Sensory Processing Disorder

Sensory Processing Disorder was in recent times referred to as Sensory Integration Disorder. I personally think that integration is a better descriptor word than processing when it comes to general understanding.

SPD is a neurological condition whereby the brain and body do not properly integrate or process the senses that all of us take in everyday. It causes children to be unable to ignore or compartmentalize everyday senses.

The sensory organs such as the eyes and ears work properly in these children, at least in the most basic sense. But the perception by the child can be quite abnormal or excessive. These excessive perceptions can then result in very unexpected behavioral issues.

For example, these children might:

  • Find the tags on their clothing to be overwhelmingly irritating.
  • They often hate to wear shoes and socks.
  • They might choose food choices based purely on sight, smell, and texture.
  • Certain smells can be overwhelming to the point of causing sickness.
  • Sensitivity to light and sunshine might be more extreme.

The challenge of course is recognizing the sensory processing disorder in the child. These children often appear fidgety, agitated, irritable, overly emotional and sensitive.

All symptoms that we also use to describe ADHD and bipolar or mood disorders.

So what is one to do? I believe that if you have a young child with reasonable symptoms and you go looking for an SPD diagnosis, you are likely to find it. And though I am not a doctor I can say that it would make sense to me that SPD might overlap with things like ADHD.

There is evidence that it is common for learning disabled and/or gifted children to have a sensory processing disorder. If you think about it, this makes sense. LD and gifted brains are, in layman's terms, wired differently. So if seems easy to consider that different wiring might effect sensory integration as well.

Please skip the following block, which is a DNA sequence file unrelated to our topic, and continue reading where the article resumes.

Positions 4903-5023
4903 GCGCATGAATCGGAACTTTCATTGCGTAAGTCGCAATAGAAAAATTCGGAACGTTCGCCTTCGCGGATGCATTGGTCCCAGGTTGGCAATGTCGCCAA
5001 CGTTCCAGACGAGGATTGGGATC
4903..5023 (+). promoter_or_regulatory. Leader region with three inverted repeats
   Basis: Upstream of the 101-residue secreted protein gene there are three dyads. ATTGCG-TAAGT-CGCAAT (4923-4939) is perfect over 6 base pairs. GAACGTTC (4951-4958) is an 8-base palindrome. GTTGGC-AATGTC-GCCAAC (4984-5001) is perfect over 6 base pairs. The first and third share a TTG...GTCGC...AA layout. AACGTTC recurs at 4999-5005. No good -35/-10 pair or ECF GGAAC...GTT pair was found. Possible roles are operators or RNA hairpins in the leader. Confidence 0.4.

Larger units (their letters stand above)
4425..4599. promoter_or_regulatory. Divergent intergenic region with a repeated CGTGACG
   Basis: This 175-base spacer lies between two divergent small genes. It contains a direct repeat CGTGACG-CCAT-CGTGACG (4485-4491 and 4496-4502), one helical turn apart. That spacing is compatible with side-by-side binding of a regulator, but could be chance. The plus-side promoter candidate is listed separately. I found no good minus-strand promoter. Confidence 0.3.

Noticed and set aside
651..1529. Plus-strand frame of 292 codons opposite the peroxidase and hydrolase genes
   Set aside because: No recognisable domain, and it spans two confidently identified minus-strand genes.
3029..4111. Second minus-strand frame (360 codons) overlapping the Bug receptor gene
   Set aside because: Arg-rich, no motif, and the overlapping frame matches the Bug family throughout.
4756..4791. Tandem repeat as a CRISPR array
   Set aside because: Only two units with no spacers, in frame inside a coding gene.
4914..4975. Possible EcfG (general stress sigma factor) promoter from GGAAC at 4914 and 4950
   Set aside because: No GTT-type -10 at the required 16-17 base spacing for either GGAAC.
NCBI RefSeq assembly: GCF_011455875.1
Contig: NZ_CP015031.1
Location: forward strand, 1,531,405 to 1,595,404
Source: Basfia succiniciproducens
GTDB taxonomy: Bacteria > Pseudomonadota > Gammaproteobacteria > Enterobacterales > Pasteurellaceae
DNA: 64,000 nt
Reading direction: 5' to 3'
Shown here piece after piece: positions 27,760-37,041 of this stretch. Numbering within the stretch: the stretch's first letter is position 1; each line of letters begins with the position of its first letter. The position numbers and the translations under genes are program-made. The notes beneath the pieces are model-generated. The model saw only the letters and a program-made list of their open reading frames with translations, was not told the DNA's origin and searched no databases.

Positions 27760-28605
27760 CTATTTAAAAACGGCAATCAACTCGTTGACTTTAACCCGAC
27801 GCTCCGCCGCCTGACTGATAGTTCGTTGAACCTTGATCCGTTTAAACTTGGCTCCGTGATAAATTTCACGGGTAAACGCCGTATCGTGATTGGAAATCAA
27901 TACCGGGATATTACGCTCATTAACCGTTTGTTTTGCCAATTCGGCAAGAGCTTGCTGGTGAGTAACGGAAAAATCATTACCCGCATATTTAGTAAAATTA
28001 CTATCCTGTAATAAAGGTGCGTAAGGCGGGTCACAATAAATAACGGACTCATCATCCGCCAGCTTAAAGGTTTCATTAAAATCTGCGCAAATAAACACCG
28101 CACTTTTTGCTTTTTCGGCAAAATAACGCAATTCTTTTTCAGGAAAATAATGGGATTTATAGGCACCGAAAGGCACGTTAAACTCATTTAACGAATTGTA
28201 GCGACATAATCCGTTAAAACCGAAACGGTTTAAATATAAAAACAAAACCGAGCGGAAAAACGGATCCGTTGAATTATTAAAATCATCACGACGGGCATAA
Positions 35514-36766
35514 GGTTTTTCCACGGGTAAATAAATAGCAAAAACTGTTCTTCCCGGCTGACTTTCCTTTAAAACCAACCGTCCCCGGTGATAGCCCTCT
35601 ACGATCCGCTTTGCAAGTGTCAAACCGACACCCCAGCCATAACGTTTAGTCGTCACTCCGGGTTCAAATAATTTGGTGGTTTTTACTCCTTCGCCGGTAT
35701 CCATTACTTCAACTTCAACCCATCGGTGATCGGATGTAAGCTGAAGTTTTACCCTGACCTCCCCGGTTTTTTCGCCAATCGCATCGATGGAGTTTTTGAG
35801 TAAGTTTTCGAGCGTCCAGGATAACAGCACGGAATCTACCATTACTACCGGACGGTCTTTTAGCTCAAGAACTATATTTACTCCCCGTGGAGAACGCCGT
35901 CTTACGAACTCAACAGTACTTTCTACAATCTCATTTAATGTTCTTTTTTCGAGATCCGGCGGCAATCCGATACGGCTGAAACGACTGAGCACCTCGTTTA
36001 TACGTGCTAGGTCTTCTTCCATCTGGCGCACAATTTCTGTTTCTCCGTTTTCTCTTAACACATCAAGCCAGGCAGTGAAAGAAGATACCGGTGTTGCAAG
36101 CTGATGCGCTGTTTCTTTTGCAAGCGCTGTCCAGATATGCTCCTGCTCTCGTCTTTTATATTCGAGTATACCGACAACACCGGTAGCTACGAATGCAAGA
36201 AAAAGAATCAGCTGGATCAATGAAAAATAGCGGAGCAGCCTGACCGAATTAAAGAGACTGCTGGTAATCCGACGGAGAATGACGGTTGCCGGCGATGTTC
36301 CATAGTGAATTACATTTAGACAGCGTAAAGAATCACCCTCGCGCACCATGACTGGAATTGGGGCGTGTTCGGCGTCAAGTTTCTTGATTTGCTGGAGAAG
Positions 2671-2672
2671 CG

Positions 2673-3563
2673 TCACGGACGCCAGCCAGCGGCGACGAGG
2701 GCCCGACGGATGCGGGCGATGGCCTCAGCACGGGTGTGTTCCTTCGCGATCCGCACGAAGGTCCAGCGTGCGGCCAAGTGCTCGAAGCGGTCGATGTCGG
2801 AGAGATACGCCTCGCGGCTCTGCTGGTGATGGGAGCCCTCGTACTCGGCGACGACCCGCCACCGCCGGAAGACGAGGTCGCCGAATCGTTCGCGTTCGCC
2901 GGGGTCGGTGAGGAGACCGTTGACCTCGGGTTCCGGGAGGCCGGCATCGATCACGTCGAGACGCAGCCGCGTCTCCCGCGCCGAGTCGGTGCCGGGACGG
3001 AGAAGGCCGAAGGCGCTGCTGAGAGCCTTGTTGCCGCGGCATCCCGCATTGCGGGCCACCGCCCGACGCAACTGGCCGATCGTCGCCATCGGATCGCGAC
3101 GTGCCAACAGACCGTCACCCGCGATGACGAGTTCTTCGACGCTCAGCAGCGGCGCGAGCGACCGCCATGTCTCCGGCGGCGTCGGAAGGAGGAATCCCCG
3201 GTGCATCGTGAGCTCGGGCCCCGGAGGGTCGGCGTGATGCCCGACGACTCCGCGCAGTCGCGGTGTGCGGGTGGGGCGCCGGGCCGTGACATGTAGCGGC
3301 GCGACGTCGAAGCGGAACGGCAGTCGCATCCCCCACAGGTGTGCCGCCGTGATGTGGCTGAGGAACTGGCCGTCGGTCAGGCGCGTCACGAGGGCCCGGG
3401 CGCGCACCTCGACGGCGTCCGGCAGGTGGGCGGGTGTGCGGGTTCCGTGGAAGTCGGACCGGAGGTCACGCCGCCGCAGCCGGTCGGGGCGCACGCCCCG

The only people truly skilled to diagnose and treat sensory disorders are occupational therapists. Through multitudes of activities, they expose the child to numerous senses, thereby helping the brain process and organize the information.

If you read My Story then you know that my own son was originally diagnosed with a sensory integration disorder. And we went to OT, every week for almost a year. Took a few months break and went back again for almost 9 months. I will say that on certain days when they had him doing lots of physical, whole body activities, I think it helped. And sometimes if we missed several appointments in a row, his agitation levels would rise.

So I believe their is great validity to the concept. The issue you might encounter is finding an OT who is skilled in diagnosing and treating the disorder. We went through 3 or 4 different OT's during our time and probably only 2 of them really seemed to understand what they were doing. The other ones kept focusing on fine motor stuff. An issue he had but certainly not his biggest! Also ask about time frame of treatment. I was not successful in finding a therapist who could tell me how long a child has to attend sessions to create permanent results?

There are also numerous companies that offer lots of different materials to use in treating the issue, like weighted vests and cocoon swings. And if you are curious to learn more, "The Out-of-Sync Child" by Carol Stock Kranowitz is a great resource.

Click here to leave sensory processing disorder and return to the home page.